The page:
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Consumer Heterogeneity and Gasoline Price Response: Implications for Optimal Tax policy

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  • Okwelum, Edson

Abstract

Measuring consumer response to gasoline price changes is a fundamental issue in the design and regulation of environmental externalities. In this paper, we document the importance of accounting for heterogeneity in consumer utilization of durable goods in explaining the apparent undervaluation of future fuel costs. We develop a Bayesian method within the context of heterogeneous discrete choice model paired with pricing equations derived from Bertrand competition to estimate heterogeneous demand elasticity for gasoline price changes, and use our results to conduct counterfactual analyses of alternative tax policies. We find that accounting for heterogeneity in utilization and other dimensions all but eliminates undervaluation of future operating costs. Results from our counterfactual analyses imply that gasoline taxes lead to welfare increases that are 20% higher than those obtained under a fuel economy regime.

Suggested Citation

  • Okwelum, Edson, 2015. "Consumer Heterogeneity and Gasoline Price Response: Implications for Optimal Tax policy," 2015 AAEA & WAEA Joint Annual Meeting, July 26-28, San Francisco, California 205897, Agricultural and Applied Economics Association.
  • Handle: RePEc:ags:aaea15:205897
    DOI: 10.22004/ag.econ.205897
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    File URL: http://ageconsearch.umn.edu/record/205897/files/Presentation_Edson.pdf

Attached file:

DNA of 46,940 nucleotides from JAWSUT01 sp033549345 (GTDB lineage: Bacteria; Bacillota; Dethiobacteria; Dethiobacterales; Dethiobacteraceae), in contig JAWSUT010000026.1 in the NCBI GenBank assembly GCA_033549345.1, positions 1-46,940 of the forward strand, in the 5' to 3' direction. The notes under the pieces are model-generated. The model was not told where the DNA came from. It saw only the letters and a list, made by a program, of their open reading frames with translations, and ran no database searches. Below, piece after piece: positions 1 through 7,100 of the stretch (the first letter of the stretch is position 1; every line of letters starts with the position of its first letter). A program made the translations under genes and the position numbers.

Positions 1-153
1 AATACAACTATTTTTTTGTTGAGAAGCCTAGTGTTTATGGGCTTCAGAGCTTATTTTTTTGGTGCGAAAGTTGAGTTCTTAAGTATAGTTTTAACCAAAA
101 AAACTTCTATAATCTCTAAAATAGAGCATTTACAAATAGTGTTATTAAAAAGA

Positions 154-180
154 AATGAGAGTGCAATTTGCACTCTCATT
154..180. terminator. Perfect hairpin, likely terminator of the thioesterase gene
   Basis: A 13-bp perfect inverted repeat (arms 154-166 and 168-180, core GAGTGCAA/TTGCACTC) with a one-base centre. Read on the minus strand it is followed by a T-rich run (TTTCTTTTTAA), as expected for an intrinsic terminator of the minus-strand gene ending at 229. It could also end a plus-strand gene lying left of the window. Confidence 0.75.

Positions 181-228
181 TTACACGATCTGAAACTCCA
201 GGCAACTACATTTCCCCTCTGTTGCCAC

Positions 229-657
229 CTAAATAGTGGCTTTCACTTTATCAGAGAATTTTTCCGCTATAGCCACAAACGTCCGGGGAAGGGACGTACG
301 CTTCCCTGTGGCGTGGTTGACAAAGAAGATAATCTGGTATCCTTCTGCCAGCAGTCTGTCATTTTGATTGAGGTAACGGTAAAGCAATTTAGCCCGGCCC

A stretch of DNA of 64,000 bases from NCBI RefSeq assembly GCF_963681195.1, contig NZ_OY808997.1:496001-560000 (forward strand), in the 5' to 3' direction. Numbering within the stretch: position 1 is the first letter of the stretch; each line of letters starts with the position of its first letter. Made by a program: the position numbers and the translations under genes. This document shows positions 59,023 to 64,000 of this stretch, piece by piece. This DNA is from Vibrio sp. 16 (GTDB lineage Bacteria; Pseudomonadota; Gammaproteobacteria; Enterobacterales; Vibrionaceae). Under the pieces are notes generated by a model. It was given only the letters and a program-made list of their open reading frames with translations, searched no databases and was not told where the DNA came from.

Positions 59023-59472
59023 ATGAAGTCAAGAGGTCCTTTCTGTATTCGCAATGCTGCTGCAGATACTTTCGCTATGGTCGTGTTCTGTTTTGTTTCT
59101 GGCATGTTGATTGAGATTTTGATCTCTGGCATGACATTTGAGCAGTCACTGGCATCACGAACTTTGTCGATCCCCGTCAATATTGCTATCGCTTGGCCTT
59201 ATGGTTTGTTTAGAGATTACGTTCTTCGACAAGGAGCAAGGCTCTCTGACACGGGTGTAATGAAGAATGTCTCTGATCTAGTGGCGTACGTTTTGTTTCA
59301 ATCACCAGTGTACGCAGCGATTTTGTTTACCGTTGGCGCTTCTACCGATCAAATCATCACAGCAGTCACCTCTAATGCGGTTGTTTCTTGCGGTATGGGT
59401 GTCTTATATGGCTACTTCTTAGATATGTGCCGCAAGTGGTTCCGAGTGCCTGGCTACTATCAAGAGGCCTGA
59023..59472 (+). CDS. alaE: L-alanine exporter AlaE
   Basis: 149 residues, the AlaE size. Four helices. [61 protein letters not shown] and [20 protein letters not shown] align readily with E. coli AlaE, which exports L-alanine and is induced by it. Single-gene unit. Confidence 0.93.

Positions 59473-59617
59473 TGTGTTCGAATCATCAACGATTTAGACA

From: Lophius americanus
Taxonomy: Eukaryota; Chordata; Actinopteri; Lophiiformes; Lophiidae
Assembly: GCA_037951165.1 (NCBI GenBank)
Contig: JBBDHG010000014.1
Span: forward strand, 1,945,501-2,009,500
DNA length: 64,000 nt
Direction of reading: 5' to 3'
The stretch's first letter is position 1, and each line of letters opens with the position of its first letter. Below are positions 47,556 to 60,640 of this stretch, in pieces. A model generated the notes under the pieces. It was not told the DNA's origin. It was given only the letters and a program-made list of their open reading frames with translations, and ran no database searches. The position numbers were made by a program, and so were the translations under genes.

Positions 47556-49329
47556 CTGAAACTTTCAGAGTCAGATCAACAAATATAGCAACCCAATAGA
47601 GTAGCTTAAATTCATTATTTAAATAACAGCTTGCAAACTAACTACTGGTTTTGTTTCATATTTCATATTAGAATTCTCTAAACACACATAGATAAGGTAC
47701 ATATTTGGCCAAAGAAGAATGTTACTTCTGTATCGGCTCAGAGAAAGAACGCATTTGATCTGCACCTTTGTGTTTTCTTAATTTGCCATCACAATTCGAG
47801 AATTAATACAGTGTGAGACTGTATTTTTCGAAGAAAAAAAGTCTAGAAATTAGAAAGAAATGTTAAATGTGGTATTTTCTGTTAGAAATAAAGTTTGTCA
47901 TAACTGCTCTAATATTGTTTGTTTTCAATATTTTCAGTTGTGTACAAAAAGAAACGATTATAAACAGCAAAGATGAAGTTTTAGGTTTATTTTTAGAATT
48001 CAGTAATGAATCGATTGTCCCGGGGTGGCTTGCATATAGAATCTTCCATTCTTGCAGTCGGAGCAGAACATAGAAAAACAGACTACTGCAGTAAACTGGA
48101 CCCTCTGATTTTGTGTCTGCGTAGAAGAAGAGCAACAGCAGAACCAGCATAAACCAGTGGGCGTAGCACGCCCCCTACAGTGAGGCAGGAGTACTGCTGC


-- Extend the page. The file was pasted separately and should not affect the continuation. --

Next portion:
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    References listed on IDEAS

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    1. Daniel A. Ackerberg & Marc Rysman, 2005. "Unobserved Product Differentiation in Discrete-Choice Models: Estimating Price Elasticities and Welfare Effects," RAND Journal of Economics, The RAND Corporation, vol. 36(4), pages 771-788, Winter.
    2. Anderson, Soren T. & Kellogg, Ryan & Sallee, James M., 2013. "What do consumers believe about future gasoline prices?," Journal of Environmental Economics and Management, Elsevier, vol. 66(3), pages 383-403.
    3. Susan Athey & Guido W. Imbens, 2007. "Discrete Choice Models With Multiple Unobserved Choice Characteristics," International Economic Review, Department of Economics, University of Pennsylvania and Osaka University Institute of Social and Economic Research Association, vol. 48(4), pages 1159-1192, November.
    4. Hunt Allcott, 2013. "The Welfare Effects of Misperceived Product Costs: Data and Calibrations from the Automobile Market," American Economic Journal: Economic Policy, American Economic Association, vol. 5(3), pages 30-66, August.
    5. Hunt Allcott & Nathan Wozny, 2014. "Gasoline Prices, Fuel Economy, and the Energy Paradox," The Review of Economics and Statistics, MIT Press, vol. 96(5), pages 779-795, December.
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    Resource /Energy Economics and Policy;

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